Arts & Entertainment
Transgender Day of Empowerment features resources, allies
By Crystal A. Proxmire
Originally printed 4/7/2011 (Issue 1914 - Between The Lines News)
The transgender community came out in force on April 2 for the third annual Transgender Day of Empowerment, held at Affirmations Community Center and organized by Transgender Detroit and Transgender Michigan.
The event featured presentations by representatives from the Department of Justice, a panel of transgender allies, and a transgender town hall meeting.
More than 75 people attended. Vanessa Emma Goldman of Ferndale said she was "amazed" at the number of transpeople in the room. "I'm so glad that we are able to come together like this. It makes me feel like I'm not alone."
Transgender Michigan founder Rachel Crandall echoed Goldman. "I talk to a lot of transgender people who feel really lonely," she said as she introduced the panel of allies to the audience. "They feel like they don't have any allies, and I want you to know that I've been blessed to know many allies," she said.
During a question and answer session, Don Sidelinker, a counselor who specializes in LGBT and couples counseling, asked representatives from the DOJ if more could be done to give transgender individuals more legal protection from discrimination and bullying. "I have a client now who cannot join choir because she is transgender," he said. "Routinely she gets beat up and the school won't do anything about it."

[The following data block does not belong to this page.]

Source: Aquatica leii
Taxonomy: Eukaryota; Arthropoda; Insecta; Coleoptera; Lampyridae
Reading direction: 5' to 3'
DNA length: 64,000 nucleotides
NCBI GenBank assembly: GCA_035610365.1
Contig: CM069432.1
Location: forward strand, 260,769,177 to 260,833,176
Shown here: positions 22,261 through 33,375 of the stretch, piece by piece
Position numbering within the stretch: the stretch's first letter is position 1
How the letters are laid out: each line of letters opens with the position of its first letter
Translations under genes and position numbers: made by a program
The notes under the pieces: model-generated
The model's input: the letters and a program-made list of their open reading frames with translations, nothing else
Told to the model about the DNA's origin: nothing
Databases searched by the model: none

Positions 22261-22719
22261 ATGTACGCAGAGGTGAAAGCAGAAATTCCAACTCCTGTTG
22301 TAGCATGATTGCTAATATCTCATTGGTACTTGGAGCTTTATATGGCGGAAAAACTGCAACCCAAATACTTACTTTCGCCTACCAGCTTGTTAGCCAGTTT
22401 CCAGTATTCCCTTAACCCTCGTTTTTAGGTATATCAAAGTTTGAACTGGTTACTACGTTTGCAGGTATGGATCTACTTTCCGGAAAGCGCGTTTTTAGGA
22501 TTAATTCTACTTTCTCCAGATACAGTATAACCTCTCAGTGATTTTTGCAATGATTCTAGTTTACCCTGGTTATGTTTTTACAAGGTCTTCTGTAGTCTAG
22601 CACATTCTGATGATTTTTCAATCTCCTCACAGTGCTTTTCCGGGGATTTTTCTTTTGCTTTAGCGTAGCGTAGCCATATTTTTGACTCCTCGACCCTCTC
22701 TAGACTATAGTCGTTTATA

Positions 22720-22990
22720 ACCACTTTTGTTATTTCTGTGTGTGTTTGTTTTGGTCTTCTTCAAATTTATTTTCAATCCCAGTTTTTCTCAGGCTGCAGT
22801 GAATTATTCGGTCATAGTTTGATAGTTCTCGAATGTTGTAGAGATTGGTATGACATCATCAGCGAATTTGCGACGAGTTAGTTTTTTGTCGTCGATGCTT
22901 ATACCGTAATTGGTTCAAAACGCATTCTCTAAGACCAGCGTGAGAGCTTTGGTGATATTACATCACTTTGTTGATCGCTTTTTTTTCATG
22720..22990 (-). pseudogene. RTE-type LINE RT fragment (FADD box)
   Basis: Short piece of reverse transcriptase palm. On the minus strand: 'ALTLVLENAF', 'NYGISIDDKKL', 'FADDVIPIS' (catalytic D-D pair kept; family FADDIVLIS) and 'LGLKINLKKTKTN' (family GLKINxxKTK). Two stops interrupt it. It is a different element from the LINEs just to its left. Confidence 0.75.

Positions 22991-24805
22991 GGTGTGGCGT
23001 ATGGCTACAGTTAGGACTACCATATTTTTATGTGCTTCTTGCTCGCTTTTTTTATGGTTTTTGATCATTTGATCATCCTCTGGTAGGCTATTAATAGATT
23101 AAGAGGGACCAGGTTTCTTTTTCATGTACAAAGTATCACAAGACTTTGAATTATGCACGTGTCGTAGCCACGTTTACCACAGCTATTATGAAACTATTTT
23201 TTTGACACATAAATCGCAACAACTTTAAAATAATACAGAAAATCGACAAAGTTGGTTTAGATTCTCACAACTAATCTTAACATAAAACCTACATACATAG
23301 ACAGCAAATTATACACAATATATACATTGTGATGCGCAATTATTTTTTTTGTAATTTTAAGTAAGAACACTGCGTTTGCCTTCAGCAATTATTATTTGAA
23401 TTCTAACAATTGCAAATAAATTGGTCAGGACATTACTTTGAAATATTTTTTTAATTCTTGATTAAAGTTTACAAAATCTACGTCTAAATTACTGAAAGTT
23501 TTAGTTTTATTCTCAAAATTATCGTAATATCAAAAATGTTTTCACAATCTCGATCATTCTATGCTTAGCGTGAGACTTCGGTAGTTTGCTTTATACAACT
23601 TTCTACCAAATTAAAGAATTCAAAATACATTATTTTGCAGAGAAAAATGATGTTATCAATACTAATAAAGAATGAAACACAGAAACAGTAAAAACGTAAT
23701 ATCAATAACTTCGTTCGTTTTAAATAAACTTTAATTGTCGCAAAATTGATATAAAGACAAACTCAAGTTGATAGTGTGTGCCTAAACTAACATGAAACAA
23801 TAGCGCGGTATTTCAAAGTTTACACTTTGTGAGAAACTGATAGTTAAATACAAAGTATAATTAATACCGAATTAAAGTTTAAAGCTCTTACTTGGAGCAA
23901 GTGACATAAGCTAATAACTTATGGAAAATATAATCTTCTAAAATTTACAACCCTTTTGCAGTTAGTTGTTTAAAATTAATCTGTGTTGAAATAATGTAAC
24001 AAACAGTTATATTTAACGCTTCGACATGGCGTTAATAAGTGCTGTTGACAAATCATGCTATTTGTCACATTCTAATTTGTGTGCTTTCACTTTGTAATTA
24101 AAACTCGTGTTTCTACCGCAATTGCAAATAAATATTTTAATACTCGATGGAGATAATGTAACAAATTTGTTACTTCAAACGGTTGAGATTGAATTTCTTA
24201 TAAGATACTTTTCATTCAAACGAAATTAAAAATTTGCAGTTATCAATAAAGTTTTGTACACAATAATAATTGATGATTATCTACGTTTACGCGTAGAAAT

Diane Mitchum, who works for the DOJ, explained that the federal government learned lessons from their attempt to force integration in the schools. "We find it's better to guide them and let them make decisions for themselves. We encourage the unification of communities and to build out the allies," she said. Mitchum also said that when the federal government imposes a mandate, it usurps the power of the states, and resistance - and lawsuits - are likely.
Sidelinker responded: "If we left it up to the states though, there would still be places that are segregated."
The DOJ also gave a presentation explaining the 2009 Matthew Sheppard Hate Crimes Prevention Act, which made gender identity, gender expression and sexual orientation protected classes. The law also gives the federal government the right to step in when states or local jurisdictions refuse to prosecute a crime.